In essence, the father tells his offended son, “Don’t be so short-sighted, lest you become as greedy and foolish as your little brother. All that we have here is yours, so keep your eyes on the bigger picture and the greater reward.”

We all long to feel appreciated—to receive our “fatted calf”—particularly if we strive to sacrifice and work hard in service to others. But we should never lose sight of the fact that the purpose of our faithful service is not for a pat on the back or the approval of others. Otherwise, we are no different from the Pharisees who did their works before men and thus, as Christ declared, “Assuredly, I say to you, they have their reward” (Matthew 6).

No, our aim in all we do is to seek first the Kingdom of God. So at work, my primary aim if I can remember is to be seeking first Gods Kingdom. For this I need Gods help!!

While both sons’ sinful attitudes and actions brought dishonour upon the father, his willingness to forgive them both provided hope for all, just as our merciful Father in heaven provides for each of us. While the narrative ends without revealing what happened to the two brothers, I like to imagine that they reconciled—that they healed their relationship and restored honour to the family name. This would mean there is always hope for reconciliation.

Have a great week

Mark

What do folk see?

Morning

Proverbs 22 verse 1 says this “A good name is to be chosen rather than great riches,
Loving favour rather than silver and gold.” 

This verse says that a person’s good reputation, their name, is his most valuable asset. This is because of the integrity it took to produce it and the benefits it provides for one after he has it.

The Bible shows that God jealously guards His name and acts to ensure that it remains untarnished. His name represents what He is, and so it is with us as well. When we hear a name, images of what that person is immediately come to mind. In our mind’s eye, we might recall a person as tall or short, angry or passive, beautiful or plain, vocal or quiet, honest or lying, responsible or irresponsible. Many character traits may flash through our minds in a moment or two.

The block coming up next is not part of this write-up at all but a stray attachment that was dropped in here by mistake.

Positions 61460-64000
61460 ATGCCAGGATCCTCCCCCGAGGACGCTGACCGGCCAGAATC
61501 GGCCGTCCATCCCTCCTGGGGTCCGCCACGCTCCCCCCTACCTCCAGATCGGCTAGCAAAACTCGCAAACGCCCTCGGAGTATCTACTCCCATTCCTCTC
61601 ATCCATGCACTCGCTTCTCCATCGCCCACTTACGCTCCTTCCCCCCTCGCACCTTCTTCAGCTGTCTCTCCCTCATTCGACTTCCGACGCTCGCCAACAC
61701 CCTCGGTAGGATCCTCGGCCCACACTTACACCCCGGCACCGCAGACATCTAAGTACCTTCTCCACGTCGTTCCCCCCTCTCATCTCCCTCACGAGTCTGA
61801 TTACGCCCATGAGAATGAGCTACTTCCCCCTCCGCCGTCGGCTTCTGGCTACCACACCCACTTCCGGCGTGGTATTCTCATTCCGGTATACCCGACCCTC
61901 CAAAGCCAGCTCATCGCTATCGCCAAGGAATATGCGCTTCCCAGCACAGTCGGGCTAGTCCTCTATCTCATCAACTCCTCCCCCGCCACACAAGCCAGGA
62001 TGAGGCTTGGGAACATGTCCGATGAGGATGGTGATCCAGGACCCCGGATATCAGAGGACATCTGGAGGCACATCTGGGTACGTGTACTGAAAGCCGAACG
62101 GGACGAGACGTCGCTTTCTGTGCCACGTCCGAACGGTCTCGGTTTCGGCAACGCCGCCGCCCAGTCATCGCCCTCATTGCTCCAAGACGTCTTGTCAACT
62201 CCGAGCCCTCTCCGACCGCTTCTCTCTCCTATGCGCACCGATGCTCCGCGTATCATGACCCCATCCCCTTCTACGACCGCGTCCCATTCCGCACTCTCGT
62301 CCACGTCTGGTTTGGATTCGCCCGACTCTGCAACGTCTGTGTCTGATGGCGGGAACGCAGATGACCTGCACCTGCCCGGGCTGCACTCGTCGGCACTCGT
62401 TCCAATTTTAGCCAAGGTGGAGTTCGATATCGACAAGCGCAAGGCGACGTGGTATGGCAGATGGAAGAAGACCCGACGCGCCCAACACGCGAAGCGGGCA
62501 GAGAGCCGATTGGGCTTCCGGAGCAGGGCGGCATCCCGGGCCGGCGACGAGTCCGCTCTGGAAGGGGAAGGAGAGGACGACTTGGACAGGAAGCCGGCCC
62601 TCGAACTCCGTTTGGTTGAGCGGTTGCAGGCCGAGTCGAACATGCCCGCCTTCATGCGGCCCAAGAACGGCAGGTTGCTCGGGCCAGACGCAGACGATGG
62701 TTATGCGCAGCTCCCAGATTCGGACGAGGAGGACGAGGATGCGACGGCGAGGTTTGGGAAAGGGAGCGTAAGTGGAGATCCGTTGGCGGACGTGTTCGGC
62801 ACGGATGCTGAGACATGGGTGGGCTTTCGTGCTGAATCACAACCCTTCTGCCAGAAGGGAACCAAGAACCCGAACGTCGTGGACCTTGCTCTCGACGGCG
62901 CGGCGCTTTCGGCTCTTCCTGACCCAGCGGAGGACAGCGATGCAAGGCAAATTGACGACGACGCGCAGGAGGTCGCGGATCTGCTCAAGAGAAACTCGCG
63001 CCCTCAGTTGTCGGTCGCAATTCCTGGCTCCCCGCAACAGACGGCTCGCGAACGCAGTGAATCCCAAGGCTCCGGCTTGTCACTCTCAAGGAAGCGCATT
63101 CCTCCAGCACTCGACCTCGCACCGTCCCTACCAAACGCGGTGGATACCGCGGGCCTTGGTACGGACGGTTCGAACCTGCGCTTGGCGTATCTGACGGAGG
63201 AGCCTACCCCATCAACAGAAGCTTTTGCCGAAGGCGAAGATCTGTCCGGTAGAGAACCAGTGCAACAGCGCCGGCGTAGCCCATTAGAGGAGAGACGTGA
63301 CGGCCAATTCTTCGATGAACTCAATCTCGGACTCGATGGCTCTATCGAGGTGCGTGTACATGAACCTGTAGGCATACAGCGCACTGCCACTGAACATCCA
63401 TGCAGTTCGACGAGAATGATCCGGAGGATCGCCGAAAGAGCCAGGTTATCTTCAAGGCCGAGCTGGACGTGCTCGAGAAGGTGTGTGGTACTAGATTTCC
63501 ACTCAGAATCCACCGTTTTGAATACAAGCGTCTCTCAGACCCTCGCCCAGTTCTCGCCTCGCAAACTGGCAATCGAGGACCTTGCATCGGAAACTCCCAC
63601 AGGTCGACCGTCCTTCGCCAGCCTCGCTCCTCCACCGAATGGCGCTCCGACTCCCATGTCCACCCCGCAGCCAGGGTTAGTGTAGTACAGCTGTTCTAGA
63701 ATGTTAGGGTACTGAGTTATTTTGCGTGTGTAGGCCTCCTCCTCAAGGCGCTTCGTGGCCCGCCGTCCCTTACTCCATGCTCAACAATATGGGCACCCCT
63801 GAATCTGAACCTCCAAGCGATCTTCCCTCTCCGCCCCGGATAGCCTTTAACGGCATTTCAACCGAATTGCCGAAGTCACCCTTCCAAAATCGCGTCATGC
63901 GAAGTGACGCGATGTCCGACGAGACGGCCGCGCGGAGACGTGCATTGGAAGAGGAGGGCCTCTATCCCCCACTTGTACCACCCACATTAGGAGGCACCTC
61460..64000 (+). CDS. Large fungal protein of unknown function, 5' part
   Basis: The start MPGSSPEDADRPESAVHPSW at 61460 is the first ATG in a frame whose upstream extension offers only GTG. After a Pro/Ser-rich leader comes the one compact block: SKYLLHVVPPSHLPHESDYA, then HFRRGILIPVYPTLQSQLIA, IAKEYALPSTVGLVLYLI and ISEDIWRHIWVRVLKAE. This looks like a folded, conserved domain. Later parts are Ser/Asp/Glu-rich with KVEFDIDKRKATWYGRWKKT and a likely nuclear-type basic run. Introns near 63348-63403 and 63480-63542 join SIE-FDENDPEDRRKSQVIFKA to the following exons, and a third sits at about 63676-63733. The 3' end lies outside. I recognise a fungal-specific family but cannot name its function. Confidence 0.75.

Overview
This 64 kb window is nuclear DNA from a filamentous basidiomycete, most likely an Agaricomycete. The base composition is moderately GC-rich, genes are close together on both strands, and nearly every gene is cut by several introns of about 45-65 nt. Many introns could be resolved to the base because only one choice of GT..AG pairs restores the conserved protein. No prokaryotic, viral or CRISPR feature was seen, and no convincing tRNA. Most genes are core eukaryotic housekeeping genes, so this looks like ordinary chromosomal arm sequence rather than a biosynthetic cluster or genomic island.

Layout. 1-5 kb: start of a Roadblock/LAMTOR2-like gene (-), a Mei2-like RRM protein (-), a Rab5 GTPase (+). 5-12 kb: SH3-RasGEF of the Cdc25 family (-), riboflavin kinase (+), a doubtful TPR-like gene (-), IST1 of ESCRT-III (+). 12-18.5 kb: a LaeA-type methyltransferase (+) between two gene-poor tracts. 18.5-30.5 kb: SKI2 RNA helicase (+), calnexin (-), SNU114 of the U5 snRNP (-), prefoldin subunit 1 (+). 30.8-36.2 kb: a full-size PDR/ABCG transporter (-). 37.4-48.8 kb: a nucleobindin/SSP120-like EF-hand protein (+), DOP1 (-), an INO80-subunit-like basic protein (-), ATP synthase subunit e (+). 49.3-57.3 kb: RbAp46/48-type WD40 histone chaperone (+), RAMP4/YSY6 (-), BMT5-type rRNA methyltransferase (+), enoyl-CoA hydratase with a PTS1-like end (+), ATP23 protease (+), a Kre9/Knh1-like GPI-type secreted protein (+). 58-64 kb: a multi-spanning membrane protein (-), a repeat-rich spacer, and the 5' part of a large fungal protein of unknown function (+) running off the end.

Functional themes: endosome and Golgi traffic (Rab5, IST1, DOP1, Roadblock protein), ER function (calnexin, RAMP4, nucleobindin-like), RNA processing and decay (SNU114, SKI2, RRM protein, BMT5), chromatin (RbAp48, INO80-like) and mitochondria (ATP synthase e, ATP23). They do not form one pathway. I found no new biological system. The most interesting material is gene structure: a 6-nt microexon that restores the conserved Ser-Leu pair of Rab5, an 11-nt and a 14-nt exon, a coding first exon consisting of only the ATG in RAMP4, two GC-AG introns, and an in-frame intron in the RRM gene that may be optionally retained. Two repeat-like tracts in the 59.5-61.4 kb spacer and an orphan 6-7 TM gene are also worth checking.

The same happens to others as they think of us. 

What we project to others has everything to do with what we believe and practice. What kind of witness are we giving? Is what we believe and practice as true as God’s Word?

Thus, if we want to have a good name in the eyes of God and man, we have to recognize truth, understand it and make it a part of us by submitting to it. This is where truth in a person’s witness begins. If truth does not form the foundation of a person’s life, the witness will reflect it.

Conduct is the “stuff” of which reputations are formed. Good conduct has truth at its foundation and integrity as its constant companion. From these two, a witness is produced. God wants our reputation before men to be built on His truth. Are we honestly doing this?

I will leave this with you to reflect on as I am.

Have a good week

Mark

When bad things happen

An old book in the Old testament called Ecclesiastes & chapter 7 verses 13 &14 says this : “ Consider the work of God;For who can make straight what He has made crooked? In the day of prosperity be joyful, but in the day of adversity consider: Surely God has appointed the one as well as the other, so that man can find out nothing that will come after him”

These verses build on the preceding ones on wisdom being a defence. Yet as good a shelter as God’s wisdom is, it cannot shield us from every possible event we might consider a calamity. Everybody faces such situations. Wisdom will aid us to resign ourselves to the circumstances of those times. “Resignation” is too often understood to have the sense of throwing up our hands and giving up, thus quitting under fire. It indeed can have that connotation, but not always, and such is not the implication here. The wisdom in this case is that we are to submit to the fact that there are times that nothing can be done to avoid certain situations.

This verse marks the third time such counsel is dealt with, and this is just the seventh chapter. It is important because we are dealing with the Sovereign of this entire creation. There are things He is doing that He absolutely will not change for us. Similar instruction appears in chapter 3.

Therefore, we have to discern those times, resign ourselves to them, and gracefully and humbly accept them, allowing Him to work out His purpose without constant complaining from us. The book of Job makes this point clearly:

“With Him are wisdom and strength, He has counsel and understanding. If He breaks a thing down, it cannot be rebuilt; if He imprisons a man, there can be no release. If He withholds the waters, they dry up; if He sends them out, they overwhelm the earth. With Him are strength and prudence. The deceived and the deceiver are His.”

If one tries to fight God, there is no possibility of winning. To do so is foolish beyond the bounds of reason, but mankind constantly attempts it. Hard words as life can throw us real horrible situations. This concerns us on a daily basis because we live in this world too. What is going on in the world is not pleasant to experience or even to contemplate, so our becoming angry, depressed, and weary with the entire matter is a likely possibility. Nevertheless, the situation will not go away because God has willed it for the present. We wont know why and we feel like crying “WHY GOD?” in loud voices. But the situation wont change even for the loudest voice unless God wants to intervene.